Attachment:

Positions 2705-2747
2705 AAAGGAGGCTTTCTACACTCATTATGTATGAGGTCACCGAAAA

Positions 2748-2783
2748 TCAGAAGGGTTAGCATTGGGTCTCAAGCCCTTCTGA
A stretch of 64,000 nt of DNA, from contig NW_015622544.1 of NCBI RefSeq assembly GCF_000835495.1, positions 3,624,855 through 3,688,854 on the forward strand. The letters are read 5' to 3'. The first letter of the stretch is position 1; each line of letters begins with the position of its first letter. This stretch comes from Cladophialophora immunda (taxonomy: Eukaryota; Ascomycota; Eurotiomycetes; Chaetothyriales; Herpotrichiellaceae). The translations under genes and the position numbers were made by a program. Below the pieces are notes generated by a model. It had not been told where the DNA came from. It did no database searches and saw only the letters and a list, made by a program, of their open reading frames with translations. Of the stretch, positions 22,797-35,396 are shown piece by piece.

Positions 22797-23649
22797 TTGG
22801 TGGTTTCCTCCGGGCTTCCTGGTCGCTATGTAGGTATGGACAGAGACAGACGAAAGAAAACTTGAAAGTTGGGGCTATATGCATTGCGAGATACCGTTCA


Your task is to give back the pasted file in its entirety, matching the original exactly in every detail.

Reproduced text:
Positions 2705-2747
2705 AAAGGAGGCTTTCTACACTCATTATGTATGAGGTCACCGAAAA

Positions 2748-2783
2748 TCAGAAGGGTTAGCATTGGGTCTCAAGCCCTTCTGA
A stretch of 64,000 nt of DNA, from contig NW_015622544.1 of NCBI RefSeq assembly GCF_000835495.1, positions 3,624,855 through 3,688,854 on the forward strand. The letters are read 5' to 3'. The first letter of the stretch is position 1; each line of letters begins with the position of its first letter. This stretch comes from Cladophialophora immunda (taxonomy: Eukaryota; Ascomycota; Eurotiomycetes; Chaetothyriales; Herpotrichiellaceae). The translations under genes and the position numbers were made by a program. Below the pieces are notes generated by a model. It had not been told where the DNA came from. It did no database searches and saw only the letters and a list, made by a program, of their open reading frames with translations. Of the stretch, positions 22,797-35,396 are shown piece by piece.

Positions 22797-23649
22797 TTGG
22801 TGGTTTCCTCCGGGCTTCCTGGTCGCTATGTAGGTATGGACAGAGACAGACGAAAGAAAACTTGAAAGTTGGGGCTATATGCATTGCGAGATACCGTTCA